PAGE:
In a new poll of 261 companies, CFOs predict that Gross Domestic Product will increase by 2.5% in 2001, a sharp reduction compared to annualized growth of 4.3% so far in 2000 and 4.2% in 1999. The executives also expect that the S&P 500 will gain 8% over the next 12 months. These numbers are from the latest Financial Executives International/Duke University Corporate Outlook Survey, completed on December 12, 2000.
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"The CFOs clearly do not expect the economy to slide into recession," says John Graham, a finance professor at Duke University''s Fuqua School of Business and the director of the survey. "However, they expect growth to slow enough that they will generally operate their companies conservatively in 2001." More details are provided below on the corporate reaction to the slowing economy.
Three-fourths of the CFOs indicate that their firm will host a holiday party this year, spending an average of $75 per employee. One in ten firms will spend at least $175 per employee on the festivities. The high-tech and transportation/energy industries will host the most lavish parties, spending $120 per employee.
Stock option repricing
Due to the recent stock market decline, 43% of public companies that issue stock options to executives will compensate the executives for the stock price reduction. Nearly 40% of firms will issue additional options to compensate for the reduced value of existing stock options. Three percent will increase cash compensation, and another 2% will reprice existing options. Another 4% will issue new shares or options based on book equity in exchange for outstanding stock options. (Survey respondents could choose more than one response to this question.)
Businesses will operate cautiously in 2001 in response to economic slowdown Plans for 2001 include a moderate reaction to the anticipation of slower growth. "This reaction generally takes the form of reducing or holding certain spending categories constant, even though sales revenue is expected to increase for most firms," notes John Graham. "This has the effect of reducing spending on these categories per dollar of sales, indicating a conservative reaction to a slowing economy."
-- Inventory: 36% of firms will hold inventory constant, and another 28%
will reduce inventory levels in 2001. The remaining 36% of firms will
increase inventory to keep pace with increased sales.
-- Overtime: 50% of companies will reduce overtime in 2001, and another
23% will decrease overtime hours.
-- Advertising/PR/marketing: 35% of firms will hold advertising, public
relations, and marketing constant in 2001, and another 14% will
decrease spending on these categories.
-- Bonus pool: 25% of the responding companies will keep the total dollars
dedicated to the bonus pool constant in 2001, while 14% will reduce the
-- Corporate Giving: 74% of firms will hold corporate giving constant;
another 9% will reduce corporate giving.
-- Borrowing: One-third of companies will maintain the same level of
borrowing from banks and the bond market, and another one-fourth will
-- Dividends: Half of the dividend-paying firms in the survey will hold
dividend payments constant in 2001, and 13% will reduce dividend
payments. (Note that 31% of the surveyed firms pay dividends, and the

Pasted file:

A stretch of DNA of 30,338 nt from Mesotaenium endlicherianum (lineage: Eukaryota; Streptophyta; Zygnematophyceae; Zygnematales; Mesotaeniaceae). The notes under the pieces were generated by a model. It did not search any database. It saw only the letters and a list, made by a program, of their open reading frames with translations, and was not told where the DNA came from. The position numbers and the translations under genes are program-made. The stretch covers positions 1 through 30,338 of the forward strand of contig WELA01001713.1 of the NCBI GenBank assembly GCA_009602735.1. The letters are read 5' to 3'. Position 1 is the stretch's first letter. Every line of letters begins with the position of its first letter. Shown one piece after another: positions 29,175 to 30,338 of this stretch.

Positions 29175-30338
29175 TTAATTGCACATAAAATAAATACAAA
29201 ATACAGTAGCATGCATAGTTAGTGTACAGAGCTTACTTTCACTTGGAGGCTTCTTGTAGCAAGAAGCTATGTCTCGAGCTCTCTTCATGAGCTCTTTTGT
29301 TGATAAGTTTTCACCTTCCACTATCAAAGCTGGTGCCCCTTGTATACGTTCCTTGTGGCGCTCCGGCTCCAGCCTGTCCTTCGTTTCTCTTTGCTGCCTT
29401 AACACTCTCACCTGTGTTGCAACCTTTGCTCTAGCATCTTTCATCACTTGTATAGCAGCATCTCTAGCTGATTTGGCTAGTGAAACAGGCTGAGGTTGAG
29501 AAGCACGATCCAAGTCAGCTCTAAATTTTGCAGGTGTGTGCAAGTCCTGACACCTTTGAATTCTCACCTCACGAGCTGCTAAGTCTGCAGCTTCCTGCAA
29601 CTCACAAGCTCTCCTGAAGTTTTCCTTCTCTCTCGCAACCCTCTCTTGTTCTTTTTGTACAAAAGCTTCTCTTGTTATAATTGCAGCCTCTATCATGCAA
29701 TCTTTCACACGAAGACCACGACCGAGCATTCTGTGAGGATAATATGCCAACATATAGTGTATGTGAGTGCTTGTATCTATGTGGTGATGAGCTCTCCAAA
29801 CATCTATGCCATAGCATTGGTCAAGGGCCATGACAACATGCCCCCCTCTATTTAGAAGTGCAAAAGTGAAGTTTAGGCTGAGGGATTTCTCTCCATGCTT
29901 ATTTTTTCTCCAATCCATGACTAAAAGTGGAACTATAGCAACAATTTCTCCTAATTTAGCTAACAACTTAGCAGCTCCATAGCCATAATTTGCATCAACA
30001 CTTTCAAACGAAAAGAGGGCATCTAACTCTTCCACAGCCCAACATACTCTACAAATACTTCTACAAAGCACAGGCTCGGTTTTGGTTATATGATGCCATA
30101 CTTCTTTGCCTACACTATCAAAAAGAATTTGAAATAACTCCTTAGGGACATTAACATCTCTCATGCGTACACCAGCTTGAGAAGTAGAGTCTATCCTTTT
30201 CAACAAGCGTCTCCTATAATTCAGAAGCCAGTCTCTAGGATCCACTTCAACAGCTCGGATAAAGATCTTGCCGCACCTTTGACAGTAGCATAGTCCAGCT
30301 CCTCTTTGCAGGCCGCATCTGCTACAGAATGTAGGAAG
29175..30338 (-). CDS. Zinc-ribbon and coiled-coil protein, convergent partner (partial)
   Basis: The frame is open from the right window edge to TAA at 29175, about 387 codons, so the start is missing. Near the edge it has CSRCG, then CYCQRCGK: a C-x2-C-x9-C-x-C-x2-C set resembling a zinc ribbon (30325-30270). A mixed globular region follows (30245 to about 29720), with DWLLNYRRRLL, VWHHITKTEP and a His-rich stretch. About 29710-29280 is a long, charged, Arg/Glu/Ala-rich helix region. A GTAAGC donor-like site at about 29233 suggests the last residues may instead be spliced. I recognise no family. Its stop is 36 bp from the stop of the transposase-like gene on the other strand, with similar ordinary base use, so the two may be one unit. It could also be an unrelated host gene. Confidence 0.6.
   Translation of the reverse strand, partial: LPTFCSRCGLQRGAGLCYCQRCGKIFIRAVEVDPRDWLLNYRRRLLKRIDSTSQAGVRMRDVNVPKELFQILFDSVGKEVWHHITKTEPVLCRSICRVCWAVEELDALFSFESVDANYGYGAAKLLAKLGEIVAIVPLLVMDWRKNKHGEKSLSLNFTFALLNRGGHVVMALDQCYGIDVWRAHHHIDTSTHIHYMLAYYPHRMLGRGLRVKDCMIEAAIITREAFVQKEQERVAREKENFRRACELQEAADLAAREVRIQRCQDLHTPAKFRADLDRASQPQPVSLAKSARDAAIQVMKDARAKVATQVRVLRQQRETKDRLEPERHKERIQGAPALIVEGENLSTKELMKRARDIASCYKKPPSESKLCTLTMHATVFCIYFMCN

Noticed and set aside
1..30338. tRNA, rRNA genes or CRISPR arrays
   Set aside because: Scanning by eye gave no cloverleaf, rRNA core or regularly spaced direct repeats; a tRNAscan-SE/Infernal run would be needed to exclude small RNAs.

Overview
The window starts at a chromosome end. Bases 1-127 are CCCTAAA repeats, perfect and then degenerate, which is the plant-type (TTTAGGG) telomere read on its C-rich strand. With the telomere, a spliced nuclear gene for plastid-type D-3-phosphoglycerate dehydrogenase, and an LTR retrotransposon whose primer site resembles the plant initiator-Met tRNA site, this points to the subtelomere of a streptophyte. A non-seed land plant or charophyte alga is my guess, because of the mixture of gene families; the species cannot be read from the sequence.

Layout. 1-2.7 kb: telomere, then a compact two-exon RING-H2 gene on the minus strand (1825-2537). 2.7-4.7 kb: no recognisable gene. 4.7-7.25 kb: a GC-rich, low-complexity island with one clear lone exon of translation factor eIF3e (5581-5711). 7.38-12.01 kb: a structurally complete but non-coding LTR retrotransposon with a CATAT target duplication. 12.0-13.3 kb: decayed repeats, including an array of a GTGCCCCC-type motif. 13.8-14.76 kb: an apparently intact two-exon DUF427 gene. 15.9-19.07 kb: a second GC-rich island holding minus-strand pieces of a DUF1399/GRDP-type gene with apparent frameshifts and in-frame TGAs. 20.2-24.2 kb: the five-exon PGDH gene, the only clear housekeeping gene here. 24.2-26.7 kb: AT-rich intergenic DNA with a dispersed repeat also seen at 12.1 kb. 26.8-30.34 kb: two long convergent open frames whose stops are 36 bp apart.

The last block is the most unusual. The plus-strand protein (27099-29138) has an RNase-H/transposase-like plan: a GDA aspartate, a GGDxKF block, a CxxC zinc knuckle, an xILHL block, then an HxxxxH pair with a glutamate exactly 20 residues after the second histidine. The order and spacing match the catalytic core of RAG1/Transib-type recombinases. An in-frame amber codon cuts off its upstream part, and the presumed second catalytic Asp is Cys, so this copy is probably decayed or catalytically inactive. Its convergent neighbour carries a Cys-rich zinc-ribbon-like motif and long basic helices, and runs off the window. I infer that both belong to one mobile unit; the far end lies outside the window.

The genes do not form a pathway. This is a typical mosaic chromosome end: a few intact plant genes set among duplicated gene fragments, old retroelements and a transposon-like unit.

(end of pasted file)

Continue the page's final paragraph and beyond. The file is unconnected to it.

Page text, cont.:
69% of the respondents that do not pay dividends generally do not have
plans to start paying dividends in 2001.)
-- R&D spending: 53% of firms will hold R&D spending constant, and 7% will
Inflation, wages, and health care costs
-- CFOs expect to increase the prices of their companies' products
3% during the next year, in comparison to an expected increase of 2.2%
predicted in last quarter's survey. Among the 71% of firms that expect
to boost prices, the average price increase will be 4.2%.
-- Wages are expected to increase 6.4% at the average firm (median growth
of 4%) during the next 12 months. 98% of companies expect to increase
wages and salaries.
-- Health care costs continue to escalate, with an average increase of
10.7% expected during the next 12 months.
Earnings and Revenue
CFOs remain fairly optimistic about the bottom line for their firms. Eighty percent of the companies expect earnings to increase during 2001, with 10% growth in earnings for the typical firm. Eighty-six percent expect sales revenue to increase, with an increase of 10% for the typical firm.
In the face of a slowing economy, rising wages and health care costs, and modest increases in product prices, productivity continues to save the day for Corporate America. Nine in ten firms expect productivity to increase in 2001, with the average increase expected to be 4.4%.
About the Survey
The survey is conducted quarterly by FEI and Duke University's Fuqua School of Business. Each survey polls a cross-section of CFOs from more than 5,000 U.S. companies. The current survey was completed on December 12, 2000. Complete survey results are available on the Internet at http://www.duke.edu/~jgraham.
About FEI and Fuqua
Financial Executives International is the leading advocate for the views of corporate financial management. FEI's 15,000 members hold policy-making positions as chief financial officers, treasurers and controllers at companies throughout the U.S. and Canada. For more information, visit http://www.fei.org/.
The Fuqua School of Business at Duke University was founded in 1970. Fuqua's mission is to educate thoughtful business leaders worldwide and to promote the advancement of business management through research. For more information, visit http://www.fuqua.duke.edu/.
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SOURCE: Financial Executives International
Contact: Jim Gray of Duke-Fuqua, 919-660-2935; or Chris Allen of FEI,
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800-758-5804, ext. 310650